3. Building of a welfare state: In a decentralised federal setup, redistributive policies could be structurally thwarted by organised (small and dominant) groups. Instead, a centralised federal set-up can prevent such issues and further a universal rights-based system.
  4. Alleviation of inter-regional economic inequality: Provincial interventions seemed to exacerbate inequalities. India’s membership in the International Labour Organization, the Nehru Report (1928), and the Bombay Plan (1944) pushed for a centralised system to foster socio-economic rights and safeguards for the working and entrepreneurial classes.
  5. Linguistic reorganization: It would not have been possible if India followed a rigid or conventional federal system. In other words, the current form of federalism in the Indian context is largely a function of the intent of the government of the day and the objectives it seeks to achieve.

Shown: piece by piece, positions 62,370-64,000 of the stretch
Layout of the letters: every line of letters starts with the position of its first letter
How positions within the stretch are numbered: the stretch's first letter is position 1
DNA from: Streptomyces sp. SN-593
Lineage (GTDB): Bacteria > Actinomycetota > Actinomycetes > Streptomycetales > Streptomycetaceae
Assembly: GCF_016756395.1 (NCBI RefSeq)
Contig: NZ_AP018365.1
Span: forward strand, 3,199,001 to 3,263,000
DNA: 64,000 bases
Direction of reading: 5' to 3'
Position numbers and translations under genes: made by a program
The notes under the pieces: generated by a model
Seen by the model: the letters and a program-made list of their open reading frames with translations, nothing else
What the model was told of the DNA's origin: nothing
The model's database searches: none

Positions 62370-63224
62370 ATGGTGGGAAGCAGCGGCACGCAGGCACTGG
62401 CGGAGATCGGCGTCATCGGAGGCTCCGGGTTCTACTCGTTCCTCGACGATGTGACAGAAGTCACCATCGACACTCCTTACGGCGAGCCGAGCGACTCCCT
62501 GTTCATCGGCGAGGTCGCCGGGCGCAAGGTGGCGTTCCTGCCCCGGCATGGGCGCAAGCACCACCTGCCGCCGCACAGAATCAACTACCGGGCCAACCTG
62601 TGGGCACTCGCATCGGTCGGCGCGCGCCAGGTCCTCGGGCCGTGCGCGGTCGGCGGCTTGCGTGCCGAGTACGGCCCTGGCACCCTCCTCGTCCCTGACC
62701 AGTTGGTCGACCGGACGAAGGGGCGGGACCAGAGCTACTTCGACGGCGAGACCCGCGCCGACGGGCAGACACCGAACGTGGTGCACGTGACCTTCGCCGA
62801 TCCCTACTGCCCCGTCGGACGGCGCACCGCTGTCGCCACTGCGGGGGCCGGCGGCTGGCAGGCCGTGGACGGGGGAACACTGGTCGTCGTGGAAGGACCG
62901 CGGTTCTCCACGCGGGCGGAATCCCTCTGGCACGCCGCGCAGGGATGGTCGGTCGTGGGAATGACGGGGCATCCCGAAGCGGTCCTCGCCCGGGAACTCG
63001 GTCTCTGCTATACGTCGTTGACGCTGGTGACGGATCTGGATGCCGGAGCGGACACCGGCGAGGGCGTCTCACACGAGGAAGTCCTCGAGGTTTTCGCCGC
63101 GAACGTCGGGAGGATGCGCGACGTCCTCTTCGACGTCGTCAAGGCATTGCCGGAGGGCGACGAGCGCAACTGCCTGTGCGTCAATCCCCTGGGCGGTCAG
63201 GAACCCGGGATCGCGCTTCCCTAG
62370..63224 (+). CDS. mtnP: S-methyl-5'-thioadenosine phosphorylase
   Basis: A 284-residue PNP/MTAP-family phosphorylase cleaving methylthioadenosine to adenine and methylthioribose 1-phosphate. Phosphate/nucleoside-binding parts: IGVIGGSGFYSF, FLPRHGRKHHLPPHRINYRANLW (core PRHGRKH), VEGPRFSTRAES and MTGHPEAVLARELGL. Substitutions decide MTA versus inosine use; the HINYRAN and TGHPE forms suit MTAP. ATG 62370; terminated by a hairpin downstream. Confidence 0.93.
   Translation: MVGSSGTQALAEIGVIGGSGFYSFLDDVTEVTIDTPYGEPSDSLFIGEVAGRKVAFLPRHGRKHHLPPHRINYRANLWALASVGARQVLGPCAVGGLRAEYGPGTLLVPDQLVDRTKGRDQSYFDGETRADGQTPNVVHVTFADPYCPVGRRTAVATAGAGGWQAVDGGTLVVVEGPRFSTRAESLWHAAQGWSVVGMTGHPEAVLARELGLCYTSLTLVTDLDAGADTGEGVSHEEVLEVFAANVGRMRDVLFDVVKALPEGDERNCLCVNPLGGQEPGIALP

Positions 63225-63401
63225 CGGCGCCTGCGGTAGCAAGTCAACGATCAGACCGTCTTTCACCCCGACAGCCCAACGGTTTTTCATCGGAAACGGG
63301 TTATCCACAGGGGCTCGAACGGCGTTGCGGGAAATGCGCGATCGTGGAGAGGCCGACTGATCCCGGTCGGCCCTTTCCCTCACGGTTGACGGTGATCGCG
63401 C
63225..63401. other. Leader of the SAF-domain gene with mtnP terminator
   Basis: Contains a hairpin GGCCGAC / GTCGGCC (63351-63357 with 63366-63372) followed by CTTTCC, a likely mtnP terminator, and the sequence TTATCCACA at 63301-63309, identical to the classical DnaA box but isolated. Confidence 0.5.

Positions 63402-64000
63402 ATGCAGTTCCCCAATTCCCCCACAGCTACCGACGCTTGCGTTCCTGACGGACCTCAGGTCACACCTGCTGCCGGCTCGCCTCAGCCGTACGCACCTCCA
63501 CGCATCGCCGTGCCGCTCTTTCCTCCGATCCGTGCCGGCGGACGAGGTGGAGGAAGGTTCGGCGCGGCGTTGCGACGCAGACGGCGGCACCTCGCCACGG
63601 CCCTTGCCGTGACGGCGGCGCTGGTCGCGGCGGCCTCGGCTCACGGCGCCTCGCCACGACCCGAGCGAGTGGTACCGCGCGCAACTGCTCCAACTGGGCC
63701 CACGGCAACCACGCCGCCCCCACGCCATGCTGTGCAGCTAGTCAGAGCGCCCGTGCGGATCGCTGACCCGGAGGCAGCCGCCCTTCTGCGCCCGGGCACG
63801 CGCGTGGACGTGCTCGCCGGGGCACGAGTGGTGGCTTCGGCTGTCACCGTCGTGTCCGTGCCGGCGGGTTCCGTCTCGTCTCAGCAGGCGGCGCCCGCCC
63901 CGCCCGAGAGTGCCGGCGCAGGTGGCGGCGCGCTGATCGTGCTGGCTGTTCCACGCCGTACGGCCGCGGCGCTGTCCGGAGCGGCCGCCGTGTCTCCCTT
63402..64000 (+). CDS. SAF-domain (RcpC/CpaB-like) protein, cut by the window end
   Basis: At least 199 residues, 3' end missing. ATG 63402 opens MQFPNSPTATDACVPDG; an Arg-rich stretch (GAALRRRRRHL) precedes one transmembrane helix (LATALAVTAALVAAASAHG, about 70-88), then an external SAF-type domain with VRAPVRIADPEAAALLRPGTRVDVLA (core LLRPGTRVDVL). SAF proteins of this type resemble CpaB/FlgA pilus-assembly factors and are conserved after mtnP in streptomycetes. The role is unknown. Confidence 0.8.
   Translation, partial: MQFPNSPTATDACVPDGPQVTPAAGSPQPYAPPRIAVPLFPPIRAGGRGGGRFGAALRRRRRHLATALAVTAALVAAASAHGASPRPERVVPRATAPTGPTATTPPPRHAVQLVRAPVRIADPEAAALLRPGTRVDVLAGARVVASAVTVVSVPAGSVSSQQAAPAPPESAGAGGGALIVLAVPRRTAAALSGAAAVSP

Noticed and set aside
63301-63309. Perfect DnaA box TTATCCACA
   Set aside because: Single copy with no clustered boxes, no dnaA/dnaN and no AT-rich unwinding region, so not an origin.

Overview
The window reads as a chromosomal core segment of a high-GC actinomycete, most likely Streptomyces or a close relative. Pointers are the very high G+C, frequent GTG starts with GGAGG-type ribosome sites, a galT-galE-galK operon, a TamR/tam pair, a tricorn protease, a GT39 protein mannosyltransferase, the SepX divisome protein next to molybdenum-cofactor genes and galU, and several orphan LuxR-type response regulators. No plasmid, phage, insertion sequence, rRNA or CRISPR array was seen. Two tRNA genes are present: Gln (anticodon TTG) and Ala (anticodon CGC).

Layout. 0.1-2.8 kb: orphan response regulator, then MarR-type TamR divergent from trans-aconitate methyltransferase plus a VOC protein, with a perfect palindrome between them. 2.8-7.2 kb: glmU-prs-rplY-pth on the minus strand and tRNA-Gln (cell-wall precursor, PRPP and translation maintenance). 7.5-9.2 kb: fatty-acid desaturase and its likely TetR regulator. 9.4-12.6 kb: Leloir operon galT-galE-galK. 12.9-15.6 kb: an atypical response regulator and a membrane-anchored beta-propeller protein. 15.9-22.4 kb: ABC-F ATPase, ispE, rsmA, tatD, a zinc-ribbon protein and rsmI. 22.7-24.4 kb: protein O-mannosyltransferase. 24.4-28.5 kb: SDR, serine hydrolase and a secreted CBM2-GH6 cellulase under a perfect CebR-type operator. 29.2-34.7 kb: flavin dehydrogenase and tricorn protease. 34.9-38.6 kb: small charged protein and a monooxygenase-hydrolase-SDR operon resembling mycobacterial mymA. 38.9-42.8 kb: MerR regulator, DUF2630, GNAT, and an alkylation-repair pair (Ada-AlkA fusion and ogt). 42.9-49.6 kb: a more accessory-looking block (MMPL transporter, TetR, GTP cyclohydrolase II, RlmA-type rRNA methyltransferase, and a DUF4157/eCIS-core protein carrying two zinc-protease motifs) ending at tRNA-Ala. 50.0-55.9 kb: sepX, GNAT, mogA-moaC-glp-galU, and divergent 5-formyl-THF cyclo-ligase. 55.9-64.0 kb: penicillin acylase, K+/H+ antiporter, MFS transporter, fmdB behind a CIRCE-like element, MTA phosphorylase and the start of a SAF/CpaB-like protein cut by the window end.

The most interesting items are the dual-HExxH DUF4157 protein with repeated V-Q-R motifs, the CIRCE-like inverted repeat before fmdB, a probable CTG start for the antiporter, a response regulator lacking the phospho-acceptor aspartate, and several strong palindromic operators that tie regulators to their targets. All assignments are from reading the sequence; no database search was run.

• From the above, it is clear that India has deviated from the traditional federal systems like the USA   and incorporated a large number of unitary features, tilting the balance of power in favor of the Centre.
  • Hence K C Wheare described the constitution of India as “quasi-federal”.


  • The majoritarian tendencies sometimes are subverting the unique and indigenised set-up into an asymmetrical one.
  • Inter alia, delayed disbursal of resources and tax proceeds, bias towards electorally unfavourable States, evasion of accountability, imposition of language, weakening institutions, proliferation of political ideologies all signal towards the diminishing of India’s plurality or regionalisation of the nation.
  • While it would be safe to argue that our federal set-up is a conscious choice, its furthering or undoing, will depend on the collective will of the citizenry and the representatives they vote to power.